International Women's Day is a global day celebrating the social, economic, cultural and political achievements of women. Activities take place worldwide to celebrate women's achievements or rally for women's equality.
Marked yearly on the 8th March, International Women's Day (IWD) is an important day of the year to:
Each year IWD focuses on a particular theme.
The theme this year is #BreakTheBias
We can all call out bias, reject discrimination and challenge inequality. Check out the hashtag for more information and examples.
Imagine a gender equal world.
A world free of bias, stereotypes, and discrimination.
A world that is diverse, equitable, and inclusive.
A world where difference is valued and celebrated.
Together we can forge women's equality.
Collectively we can all #BreakTheBias.
The first national women's day was celebrated in 1909 in accordance with a declaration by the Socialist Party of America, and was observed across the United States on the 28th February. Women continued to celebrate NWD on the last Sunday of February until 1913.
In 1911 International Women's Day was honoured the first time in Austria, Denmark, Germany and Switzerland on the 19th March. More than one million women and men attended IWD rallies campaigning for women's rights to work, vote, be trained, to hold public office and end discrimination.
On the eve of World War I campaigning for peace, Russian women observed their first International Women's Day on the 23rd February, the last Sunday in February. Following discussions, International Women's Day was agreed to be marked annually on the 8th of March that translated in the widely adopted Gregorian calendar from the 23rd February - and this day has remained the global date for International Women's Day ever since.
Find out more about IWD's history on the IWD website
The University Archives has lots of historic material that could tell you more about women's history. You could:
And lots more, get in touch to ask!
The 2020/21 academic year saw the centenary year of London South Bank University first teaching women Engineering subjects. The University Archives pages have profiles of some of the inspirational women who studied and taught engineering at LSBU, including Madeleine Nobbs (pictured). Madeleine started taking courses at LSBU in 1938/39 and later became a consulting engineering and President of the Women's Engineering Society.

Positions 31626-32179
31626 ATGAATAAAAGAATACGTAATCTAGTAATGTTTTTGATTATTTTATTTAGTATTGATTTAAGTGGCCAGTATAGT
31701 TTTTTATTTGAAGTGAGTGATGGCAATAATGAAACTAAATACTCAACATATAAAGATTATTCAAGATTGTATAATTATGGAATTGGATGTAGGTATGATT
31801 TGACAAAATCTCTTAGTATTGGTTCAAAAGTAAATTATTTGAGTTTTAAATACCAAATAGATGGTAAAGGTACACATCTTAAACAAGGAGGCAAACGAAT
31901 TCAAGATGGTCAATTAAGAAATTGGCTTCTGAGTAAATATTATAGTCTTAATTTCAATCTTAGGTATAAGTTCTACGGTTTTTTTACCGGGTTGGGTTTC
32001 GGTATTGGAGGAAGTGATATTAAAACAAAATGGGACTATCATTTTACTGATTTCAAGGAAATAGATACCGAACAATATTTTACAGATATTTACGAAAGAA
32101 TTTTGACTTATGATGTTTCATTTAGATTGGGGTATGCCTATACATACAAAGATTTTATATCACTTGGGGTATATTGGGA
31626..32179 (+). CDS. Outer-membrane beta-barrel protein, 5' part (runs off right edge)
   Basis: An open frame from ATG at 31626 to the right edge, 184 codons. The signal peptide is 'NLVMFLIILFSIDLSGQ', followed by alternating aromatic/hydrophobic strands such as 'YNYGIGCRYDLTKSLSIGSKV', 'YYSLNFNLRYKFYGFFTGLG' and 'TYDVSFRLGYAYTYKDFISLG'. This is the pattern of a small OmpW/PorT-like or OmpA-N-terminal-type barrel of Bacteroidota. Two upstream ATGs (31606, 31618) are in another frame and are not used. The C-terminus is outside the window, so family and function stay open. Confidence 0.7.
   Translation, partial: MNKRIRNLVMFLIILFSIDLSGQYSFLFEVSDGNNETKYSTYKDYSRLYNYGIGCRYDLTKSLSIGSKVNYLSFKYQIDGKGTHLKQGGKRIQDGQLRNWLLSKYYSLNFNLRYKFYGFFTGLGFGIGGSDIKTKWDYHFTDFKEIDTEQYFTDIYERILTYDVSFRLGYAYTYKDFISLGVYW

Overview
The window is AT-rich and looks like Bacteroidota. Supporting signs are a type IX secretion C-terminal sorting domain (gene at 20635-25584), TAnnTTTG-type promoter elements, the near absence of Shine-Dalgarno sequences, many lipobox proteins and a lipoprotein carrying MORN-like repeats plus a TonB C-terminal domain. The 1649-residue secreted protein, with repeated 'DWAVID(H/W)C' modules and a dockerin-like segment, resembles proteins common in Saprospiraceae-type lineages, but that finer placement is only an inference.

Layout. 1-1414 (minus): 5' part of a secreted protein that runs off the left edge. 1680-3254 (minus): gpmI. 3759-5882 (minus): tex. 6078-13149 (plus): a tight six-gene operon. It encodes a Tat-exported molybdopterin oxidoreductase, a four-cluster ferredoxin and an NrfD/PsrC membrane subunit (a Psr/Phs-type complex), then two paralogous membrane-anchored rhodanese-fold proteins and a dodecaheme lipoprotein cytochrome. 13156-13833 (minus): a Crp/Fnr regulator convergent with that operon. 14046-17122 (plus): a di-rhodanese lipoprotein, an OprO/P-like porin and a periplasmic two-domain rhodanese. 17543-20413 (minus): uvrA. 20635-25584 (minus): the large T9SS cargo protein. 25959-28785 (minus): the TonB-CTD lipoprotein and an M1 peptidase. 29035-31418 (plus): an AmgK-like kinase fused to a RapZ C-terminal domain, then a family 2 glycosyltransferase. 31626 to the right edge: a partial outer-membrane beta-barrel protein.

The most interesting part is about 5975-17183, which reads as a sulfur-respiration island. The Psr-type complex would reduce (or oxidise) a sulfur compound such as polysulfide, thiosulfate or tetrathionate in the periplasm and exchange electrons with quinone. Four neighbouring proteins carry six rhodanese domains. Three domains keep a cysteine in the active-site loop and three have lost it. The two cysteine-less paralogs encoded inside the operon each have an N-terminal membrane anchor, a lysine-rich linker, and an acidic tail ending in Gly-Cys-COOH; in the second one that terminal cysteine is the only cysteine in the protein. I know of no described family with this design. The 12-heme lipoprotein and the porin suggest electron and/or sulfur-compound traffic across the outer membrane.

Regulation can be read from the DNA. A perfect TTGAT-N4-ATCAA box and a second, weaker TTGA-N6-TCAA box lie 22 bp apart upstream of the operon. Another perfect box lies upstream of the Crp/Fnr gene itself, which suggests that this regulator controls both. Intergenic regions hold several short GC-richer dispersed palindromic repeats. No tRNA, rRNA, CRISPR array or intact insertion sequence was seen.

Read this blog about women students' war-time experiences and work, written by one of our students.
Lovingly remembered as Fakhr an-Nisa, or “The Pride of Womankind”, as well as “The Writer of Baghdad”, Al-Baghdadiyyah remains one of the most celebrated female lectures as well as calligraphers during her lifetime in the 12th century. Born in Iran, Al-Baghdadiyyah was the daughter of the famous scholar Abu Nasr Al-Dinawari, who helped nurture in her an incredible sense of intelligence and ability to memorize hadith.
Giving lectures in mosques and universities in Baghdad, she is strongly remembered for her transmission and explanation of hadith, and was held in high regard throughout the region as one of the most sought-after scholars. Her incredible skills in calligraphy were also well renowned, with her style of writing taken up and imitated generations after her death.
Al-Baghdadiyyah remains an inspiring example of the power of what one woman can do with simply a pen, as her lectures, writing, and calligraphy continue to empower and touch the hearts of Muslims across the world.
One of the most important and influential female scholars in Islamic history, Umm Al-Darda was reportedly a strong figure since her early childhood in the early 7th century. Refusing to conform to cultural gender norms, Umm Al-Darda is remembered for praying in the men’s rows at the mosques, as well as sitting amongst her male peers during Quran studies.
After becoming a jurist, Islamic scholar, and a teacher of hadith, Umm Al-Darda went on to lecture at the Damascus Mosque, teaching both men and women in the same room. One of her most famous students was none other than the Umayyad Caliph Abdul Malik Bin Marwan, as well as the famous scholar and judge Hasan Al-Basri.
Umm Al-Darda also reportedly stated:
I have sought worship in everything. I did not find anything more relieving to me than sitting with scholars and exchanging (knowledge) with them.”
Even issuing her own fatwa allowing the practice of men and women praying shoulder to shoulder, Umm Al-Darda continues to be remembered as one of the most ground-breaking and influential female scholars of Islamic history.
Find out more:
The Library of Congress, National Archives and Records Administration, National Endowment for the Humanities, National Gallery of Art, National Park Service, Smithsonian Institution and United States Holocaust Memorial Museum join in commemorating and encouraging the study, observance and celebration of the vital role of women in American history.
At LSBU, we’re choosing to challenge the taboo that surrounds the menopause – not just in the work place but in daily life.
The next event Let's Talk Menopause - Information Overload will be on the 4th of April.
The video highlights one of last year's events, looking to share best practice as to how workplaces, and individuals, can be more inclusive and better support those around them who are experiencing the menopause in an informed, sensitive & accepting way.
This list contains reading material found in our library catalogue that spans a broad range of topics relating to women's history.